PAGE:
THE LONDON EYE and Big Ben shimmer in the distance, through the window of the Savoy Hotel, and
inside the £3,500-per-night Maria Callas suite a butler closes the curtains and spirits the
coats away to another room, as the guests sink into armchairs beside a fireplace, a bunch of
fresh Cala lillies, and a library.
When the Savoy re-opened, in 2010, after a £220m refurbishment, the owners reintroduced
traditional butlers, after a 50-year hiatus. It has 25 butlers offering a 24-hour service to
all 73 suites.
“Everything in my job is about detail. But if you don’t want to see me, I will be in your room
like the wind that sweeps in and out again,” says Sean Davoren, head butler in the Savoy for
the past four years.
Davoren likens his job to acting, putting on his costume to create a fantasy for wealthy
guests. He greets guests (using their names three times in a conversation to make them feel
special), unpacks clothes, runs baths (complete with rose petals, champagne and a bath oil
menu), polishes shoes and irons newspapers, “especially the tabloids as the ink comes off them
And although he enjoyed the TV shows Downton Abbey and Upstairs Downstairs, Davoren says the
butler’s role is very different now. “My art is dying and the uniqueness of the job is
changing. If you want to put a title on it now, I’m a lifestyle manager,” says Davoren.
There is one crucial difference between now and then. “I choose to serve you, but I’m nobody’s
servant. There was that old English [attitude] towards servants, and you get it, sometimes now,
from people who don’t understand, but it’s my job and that’s what I get paid for and I’ve had a
very good lifestyle out of it,” he says.
Born in rural Limerick, Davoren left Ireland to work in Claridge’s hotel, before joining
private service for a European royal family at 21. When he met his wife, two years later, he
returned to the more family-friendly hours of hotel work. Davoren has dealt with many tricky
situations for high-profile clients. He once had to find a new ball-gown within hours for a
client who lost her luggage flying from Australia to attend the £10,000-a-ticket Prince’s Trust
ball. He has transported wild goats’ milk from Wales in a £650 taxi ride for a client’s bath,
flown a specific brand of bottled water from America, and acquired sought-after designer bags
for overseas clients. Last month, he spent three hours hand-washing a coffee stain (spilt by
the bride) out of a satin wedding dress on the morning of the wedding.
“Brides have put grey hair on me. I had a hairdryer and was trying to dry it out, but that
really only happens to you once in your lifetime,” he says.
“I don’t like the word ‘no’ in our vocabulary. I will find a solution. It’s like being a
superhero and you come in and you deal with the situation,” says Davoren, who has cultivated a
resumé of useful contacts throughout London to suit his clients’ every whim.
However, when guests occasionally request illicit substances or activities, Davoren gracefully
“The butler will do anything for you as long as it’s legal. It doesn’t happen here, but an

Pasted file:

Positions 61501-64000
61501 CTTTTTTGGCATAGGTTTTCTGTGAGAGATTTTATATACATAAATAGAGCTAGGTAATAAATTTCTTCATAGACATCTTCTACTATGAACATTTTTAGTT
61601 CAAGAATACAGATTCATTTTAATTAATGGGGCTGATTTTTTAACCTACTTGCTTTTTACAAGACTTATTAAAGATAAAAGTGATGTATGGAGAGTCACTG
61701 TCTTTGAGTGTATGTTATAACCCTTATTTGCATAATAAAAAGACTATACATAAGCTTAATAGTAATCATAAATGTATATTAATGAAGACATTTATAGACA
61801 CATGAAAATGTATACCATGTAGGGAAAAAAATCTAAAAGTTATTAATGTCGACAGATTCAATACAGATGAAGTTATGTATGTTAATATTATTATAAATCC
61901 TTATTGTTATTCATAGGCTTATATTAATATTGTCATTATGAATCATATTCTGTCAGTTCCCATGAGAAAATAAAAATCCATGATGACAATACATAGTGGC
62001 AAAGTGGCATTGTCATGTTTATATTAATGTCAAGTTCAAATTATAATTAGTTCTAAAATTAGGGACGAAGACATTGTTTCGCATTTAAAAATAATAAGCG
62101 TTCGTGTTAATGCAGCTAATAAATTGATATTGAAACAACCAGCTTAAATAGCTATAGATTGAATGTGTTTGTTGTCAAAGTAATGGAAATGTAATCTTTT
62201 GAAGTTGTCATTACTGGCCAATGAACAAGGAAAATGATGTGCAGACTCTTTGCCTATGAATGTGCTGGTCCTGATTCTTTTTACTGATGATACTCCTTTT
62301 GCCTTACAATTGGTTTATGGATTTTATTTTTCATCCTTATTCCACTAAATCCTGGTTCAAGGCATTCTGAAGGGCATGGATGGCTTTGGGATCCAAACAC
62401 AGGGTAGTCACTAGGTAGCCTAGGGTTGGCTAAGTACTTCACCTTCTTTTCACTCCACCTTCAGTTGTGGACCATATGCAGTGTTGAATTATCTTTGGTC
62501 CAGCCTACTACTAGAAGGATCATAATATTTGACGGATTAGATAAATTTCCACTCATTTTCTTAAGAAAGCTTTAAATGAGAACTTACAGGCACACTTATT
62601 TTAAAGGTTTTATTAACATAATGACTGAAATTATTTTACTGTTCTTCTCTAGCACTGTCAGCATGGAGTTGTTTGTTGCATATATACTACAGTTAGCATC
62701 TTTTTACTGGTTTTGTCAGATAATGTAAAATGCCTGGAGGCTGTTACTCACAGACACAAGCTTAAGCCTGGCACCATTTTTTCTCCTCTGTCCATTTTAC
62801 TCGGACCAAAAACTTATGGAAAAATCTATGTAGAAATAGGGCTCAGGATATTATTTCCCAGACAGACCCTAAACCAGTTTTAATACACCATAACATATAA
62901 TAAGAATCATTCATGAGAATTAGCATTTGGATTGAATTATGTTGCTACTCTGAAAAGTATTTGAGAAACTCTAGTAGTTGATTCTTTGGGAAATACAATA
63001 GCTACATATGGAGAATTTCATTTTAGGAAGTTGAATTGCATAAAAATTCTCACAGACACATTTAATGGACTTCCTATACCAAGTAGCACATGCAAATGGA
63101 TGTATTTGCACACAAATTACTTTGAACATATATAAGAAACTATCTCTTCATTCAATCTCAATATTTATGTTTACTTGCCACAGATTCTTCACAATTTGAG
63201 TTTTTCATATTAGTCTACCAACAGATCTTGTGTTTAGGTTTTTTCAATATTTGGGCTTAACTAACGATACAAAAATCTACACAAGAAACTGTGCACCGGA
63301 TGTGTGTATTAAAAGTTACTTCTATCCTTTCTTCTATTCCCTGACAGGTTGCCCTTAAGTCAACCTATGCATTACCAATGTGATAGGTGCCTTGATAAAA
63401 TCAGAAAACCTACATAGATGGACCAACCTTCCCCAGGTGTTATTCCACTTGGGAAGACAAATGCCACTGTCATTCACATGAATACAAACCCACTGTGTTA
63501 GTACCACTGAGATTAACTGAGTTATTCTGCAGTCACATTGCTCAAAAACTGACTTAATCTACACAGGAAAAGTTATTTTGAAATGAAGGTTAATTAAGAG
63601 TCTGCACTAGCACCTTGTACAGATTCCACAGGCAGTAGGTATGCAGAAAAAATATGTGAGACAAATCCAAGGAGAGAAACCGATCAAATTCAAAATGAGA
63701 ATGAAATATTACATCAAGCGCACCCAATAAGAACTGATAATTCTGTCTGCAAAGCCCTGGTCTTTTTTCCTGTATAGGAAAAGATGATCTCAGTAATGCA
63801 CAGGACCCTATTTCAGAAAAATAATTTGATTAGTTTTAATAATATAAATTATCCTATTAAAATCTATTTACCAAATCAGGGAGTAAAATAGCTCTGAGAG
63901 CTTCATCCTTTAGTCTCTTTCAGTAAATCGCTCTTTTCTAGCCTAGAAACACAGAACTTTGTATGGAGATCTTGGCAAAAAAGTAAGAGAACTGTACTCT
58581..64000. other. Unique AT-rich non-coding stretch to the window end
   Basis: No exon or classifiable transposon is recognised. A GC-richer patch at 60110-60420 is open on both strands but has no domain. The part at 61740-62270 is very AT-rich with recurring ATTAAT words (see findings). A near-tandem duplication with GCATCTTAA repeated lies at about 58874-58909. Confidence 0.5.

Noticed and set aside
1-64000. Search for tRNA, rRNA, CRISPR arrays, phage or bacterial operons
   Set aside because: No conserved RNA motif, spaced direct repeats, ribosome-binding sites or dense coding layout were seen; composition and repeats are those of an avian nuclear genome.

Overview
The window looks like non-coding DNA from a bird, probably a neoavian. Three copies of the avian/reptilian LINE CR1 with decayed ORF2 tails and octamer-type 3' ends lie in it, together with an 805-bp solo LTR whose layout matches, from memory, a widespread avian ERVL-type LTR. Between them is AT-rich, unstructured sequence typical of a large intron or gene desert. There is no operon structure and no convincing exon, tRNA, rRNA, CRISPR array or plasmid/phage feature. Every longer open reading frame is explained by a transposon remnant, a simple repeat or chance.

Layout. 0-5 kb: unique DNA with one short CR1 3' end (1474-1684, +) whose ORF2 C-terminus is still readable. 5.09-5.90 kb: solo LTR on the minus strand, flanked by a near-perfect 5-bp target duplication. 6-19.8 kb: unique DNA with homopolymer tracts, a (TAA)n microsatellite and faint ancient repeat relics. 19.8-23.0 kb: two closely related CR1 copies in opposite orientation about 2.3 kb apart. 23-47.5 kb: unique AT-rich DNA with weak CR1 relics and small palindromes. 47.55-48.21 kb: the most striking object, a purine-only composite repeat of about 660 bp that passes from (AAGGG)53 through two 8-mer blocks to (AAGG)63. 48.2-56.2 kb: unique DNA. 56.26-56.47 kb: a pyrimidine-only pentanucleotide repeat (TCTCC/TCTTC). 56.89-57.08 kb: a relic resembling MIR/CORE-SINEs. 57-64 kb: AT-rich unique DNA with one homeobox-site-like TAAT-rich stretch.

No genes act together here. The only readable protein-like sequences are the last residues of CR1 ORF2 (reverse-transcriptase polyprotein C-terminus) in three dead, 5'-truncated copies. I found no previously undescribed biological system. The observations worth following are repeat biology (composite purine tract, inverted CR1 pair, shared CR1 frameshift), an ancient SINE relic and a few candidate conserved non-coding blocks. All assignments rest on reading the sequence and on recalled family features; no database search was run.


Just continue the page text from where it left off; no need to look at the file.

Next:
American butler told me lately, that when a client asks for extra pillows or for the pillow
menu, it means they want you to find them a companion for the night,” he says.
For Davoren, discretion is foremost. He revealed that Liza Minnelli’s ex-husband, David Gest,
asked him to source zebra milk (which he found in an African shop) because Gest bragged in a
newspaper about Davoren being his butler.
“It’s quite extraordinary, the people I’ve met. Some have been very powerful, interesting
people. Will I divulge? Never. If you come to stay here, I know all your little ways, I know
what side of the bed you sleep on, and where you put things in your room. For me, it’s an
unwritten contract that I do not divulge anything,” he says.
Davoren also discourages tipping, although says he has “about 350 Mont Blanc pens” given to him
by clients, and that he has “never bought a tie in my life.”
Having taught classes and written a book on etiquette, Davoren is a stickler for good manners.
“The problem is we are judged. You’re not going to be remembered for your good manners, but
you’ll definitely be remembered for your bad manners,” says Davoren, who discreetly assisted a
celebrity who started to drink out of a finger bowl at a dinner party.
He also trains 12 butlers a year in the Savoy Butler Academy.
“When I look for a butler, I look for personality. I can train you to do anything, but I can’t
give you a personality. I like to see a bit of a character and a storyteller,” says Davoren,
who says that the service industry has been sanitised by generic greetings and an over-casual
“Even if you go to Ireland, service isn’t what it used to be. I don’t find that warmth and
charm anymore. It’s such a shame, because that is one of the charms of the Irish — we’re very
engaging, warm and welcoming,” he says.
With his five children grown, he looks forward to buying a holiday cottage in the West of
Ireland, away from the hustle and bustle of London.
“This business has educated me to a lifestyle I would never have had, but I wouldn’t like that
“I like to be able to walk into Covent Garden without anybody noticing me. Happiness comes from
inside and it doesn’t matter if you’ve ten bob in your pocket or five million,” he says.
* ‘What Secrets Does A Hotel Butler Keep?’ is Sean Davoren’s topic for a discussion in Hotel
Meyrick, Galway, on March 28.